“You could draw cartoons about the issue,” he continued, “but you knew that nobody was going to put them in print or post them online. That is the effect of censorship: to stifle a point of view that deserves to be heard, even if it’s not necessarily correct. After September 11, the mainstream media—and even the alternative media—abdicated their role as critics of the government. Pretty much if you were critical of Bush or the invasions of Afghanistan and Iraq, nobody wanted to hear from you. That has only barely begun to change, I would say in the last year. And even so, we are nowhere close to having the freedom to do the kind of work that we were able to do back in the 1990s.”

            Rall acknowledges that there will always be editing/censorship: “To edit is to censor. So there will always be censorship as long as there are gatekeepers. Of course, anyone can put anything up on the Internet, but if nobody comes to see it, if it’s not at a site that is well-funded and hires programmers who are able to direct traffic toward it, then it might as well have been published in your own bedroom. So I think that things will pretty much continue the way that they have been, with one big exception: vulgarity is going to be far more widely accepted than it ever has been in the past. George Carlin’s seven dirty words will no longer be considered so dirty, and will trickle through the culture. The Internet and cable television will assure us of that.”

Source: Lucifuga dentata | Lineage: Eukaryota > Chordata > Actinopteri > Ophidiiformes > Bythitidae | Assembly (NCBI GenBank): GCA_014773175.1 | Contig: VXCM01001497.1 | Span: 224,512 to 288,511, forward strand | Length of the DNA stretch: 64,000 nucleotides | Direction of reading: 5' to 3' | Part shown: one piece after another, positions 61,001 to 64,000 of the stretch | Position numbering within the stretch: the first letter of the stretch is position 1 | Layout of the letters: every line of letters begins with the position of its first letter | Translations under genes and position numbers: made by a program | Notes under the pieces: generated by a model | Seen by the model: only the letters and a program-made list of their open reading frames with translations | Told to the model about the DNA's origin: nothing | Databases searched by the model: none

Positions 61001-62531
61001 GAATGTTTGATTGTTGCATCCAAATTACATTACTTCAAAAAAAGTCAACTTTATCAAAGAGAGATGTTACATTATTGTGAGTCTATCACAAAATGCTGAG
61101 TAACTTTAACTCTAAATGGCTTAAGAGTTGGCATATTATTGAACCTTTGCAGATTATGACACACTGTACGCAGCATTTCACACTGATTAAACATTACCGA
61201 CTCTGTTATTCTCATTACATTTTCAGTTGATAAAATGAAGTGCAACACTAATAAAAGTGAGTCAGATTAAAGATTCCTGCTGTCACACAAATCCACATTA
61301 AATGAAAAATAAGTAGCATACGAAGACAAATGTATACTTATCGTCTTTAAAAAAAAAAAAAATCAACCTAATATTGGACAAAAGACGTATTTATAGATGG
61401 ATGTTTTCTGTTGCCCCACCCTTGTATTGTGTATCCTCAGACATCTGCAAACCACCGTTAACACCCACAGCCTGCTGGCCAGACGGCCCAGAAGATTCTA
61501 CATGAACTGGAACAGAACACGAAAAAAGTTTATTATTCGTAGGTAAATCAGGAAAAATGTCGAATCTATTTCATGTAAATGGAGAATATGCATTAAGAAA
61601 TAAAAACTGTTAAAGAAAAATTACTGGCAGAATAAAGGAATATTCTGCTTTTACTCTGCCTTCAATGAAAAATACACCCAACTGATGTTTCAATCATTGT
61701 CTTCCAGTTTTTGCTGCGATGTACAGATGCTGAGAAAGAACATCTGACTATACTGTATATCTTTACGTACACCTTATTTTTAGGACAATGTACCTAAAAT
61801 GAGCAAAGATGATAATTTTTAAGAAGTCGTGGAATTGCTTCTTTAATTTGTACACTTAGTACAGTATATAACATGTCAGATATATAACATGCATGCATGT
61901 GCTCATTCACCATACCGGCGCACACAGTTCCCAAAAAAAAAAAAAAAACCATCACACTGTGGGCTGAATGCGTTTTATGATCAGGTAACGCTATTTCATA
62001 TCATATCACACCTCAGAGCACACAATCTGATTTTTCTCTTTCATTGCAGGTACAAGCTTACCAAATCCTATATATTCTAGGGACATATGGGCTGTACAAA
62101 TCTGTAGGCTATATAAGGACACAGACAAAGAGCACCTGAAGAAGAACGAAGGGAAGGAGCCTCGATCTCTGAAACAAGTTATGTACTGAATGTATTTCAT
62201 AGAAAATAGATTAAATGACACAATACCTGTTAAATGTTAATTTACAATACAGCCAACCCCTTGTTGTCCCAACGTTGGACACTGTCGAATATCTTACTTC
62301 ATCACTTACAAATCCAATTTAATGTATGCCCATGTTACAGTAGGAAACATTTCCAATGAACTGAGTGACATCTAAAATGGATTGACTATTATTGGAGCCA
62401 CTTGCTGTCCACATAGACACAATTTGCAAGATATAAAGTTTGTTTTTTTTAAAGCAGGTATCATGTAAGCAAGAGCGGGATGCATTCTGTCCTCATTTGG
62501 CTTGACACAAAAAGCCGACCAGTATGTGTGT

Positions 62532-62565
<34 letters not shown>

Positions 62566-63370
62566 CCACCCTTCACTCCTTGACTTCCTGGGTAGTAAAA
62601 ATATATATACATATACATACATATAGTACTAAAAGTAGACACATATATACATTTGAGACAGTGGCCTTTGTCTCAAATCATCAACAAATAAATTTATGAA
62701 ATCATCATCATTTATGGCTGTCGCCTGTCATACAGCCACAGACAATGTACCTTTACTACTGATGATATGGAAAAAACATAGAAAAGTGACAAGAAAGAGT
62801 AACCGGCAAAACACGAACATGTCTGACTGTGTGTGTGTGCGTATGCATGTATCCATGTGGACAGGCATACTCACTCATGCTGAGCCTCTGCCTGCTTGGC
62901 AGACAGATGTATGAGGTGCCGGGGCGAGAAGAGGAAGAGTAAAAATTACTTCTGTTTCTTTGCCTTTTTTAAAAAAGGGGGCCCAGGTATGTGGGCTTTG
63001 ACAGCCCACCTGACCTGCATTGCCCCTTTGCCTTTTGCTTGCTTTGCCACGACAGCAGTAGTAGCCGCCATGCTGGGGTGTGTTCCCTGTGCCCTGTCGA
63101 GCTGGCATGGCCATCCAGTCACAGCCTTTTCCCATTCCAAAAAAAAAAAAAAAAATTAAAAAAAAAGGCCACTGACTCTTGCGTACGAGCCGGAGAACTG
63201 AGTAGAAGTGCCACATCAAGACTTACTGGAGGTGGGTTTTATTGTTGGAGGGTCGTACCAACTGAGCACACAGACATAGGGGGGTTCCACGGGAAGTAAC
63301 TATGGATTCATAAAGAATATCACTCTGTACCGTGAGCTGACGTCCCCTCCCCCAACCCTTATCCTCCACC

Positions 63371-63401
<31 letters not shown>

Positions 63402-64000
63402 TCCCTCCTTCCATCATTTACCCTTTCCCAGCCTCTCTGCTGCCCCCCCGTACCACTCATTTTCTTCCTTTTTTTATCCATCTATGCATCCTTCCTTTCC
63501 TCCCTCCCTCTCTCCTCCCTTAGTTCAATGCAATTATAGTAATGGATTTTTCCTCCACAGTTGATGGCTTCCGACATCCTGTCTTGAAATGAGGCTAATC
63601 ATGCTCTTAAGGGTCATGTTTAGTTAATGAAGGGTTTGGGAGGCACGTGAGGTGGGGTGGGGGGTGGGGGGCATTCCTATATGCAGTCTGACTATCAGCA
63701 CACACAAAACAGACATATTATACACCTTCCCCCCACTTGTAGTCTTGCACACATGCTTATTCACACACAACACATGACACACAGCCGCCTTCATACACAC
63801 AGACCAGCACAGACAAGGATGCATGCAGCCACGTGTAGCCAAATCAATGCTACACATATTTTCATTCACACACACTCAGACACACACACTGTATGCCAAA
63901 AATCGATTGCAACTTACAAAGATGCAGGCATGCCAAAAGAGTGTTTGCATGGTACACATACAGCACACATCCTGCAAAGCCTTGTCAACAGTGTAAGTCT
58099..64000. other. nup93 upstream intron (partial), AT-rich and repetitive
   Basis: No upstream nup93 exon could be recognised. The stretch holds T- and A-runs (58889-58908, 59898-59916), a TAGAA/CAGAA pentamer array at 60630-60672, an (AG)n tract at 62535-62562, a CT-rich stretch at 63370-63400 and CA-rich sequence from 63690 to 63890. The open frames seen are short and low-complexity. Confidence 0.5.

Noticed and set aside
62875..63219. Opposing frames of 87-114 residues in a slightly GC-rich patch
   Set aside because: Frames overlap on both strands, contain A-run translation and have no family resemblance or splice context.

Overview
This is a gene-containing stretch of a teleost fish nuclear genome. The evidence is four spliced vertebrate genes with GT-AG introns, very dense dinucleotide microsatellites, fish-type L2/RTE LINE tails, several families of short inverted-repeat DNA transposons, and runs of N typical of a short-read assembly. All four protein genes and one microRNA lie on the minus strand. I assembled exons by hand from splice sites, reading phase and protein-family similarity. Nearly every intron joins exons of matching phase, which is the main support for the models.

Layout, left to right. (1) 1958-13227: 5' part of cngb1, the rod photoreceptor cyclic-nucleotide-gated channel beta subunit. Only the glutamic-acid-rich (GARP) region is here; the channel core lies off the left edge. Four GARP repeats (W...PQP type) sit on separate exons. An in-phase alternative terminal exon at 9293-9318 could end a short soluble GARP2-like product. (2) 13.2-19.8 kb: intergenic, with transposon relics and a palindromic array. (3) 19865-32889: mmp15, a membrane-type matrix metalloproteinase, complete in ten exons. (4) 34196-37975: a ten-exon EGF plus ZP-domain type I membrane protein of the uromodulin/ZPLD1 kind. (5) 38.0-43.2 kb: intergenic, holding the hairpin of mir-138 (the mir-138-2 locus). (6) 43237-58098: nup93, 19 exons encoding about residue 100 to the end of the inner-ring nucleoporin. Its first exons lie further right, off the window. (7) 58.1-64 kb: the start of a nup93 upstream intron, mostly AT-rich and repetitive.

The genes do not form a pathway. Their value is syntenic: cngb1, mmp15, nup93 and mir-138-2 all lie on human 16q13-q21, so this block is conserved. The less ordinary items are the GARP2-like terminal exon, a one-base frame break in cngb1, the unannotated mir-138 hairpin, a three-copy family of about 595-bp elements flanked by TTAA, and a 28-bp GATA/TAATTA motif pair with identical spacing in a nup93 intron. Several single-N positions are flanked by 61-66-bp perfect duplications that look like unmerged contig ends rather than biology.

The invasion of the dirty words has already begun—even, slightly disguised, in newspaper comic strips, as we’re demonstrated here in previous postings.

            So what does Rall want? An entirely unfettered atmosphere, completely free for freebooters of every ilk? Well, yes. Said he:

            “The only way a cartoonist or any other creative person can produce their best possible work is for them to be protected from censorship of any kind, whether it be governmental or economic. If you have to worry about being fired because you offend someone, for example, you will pay too much attention to not offending anyone, and not enough attention to creating great work.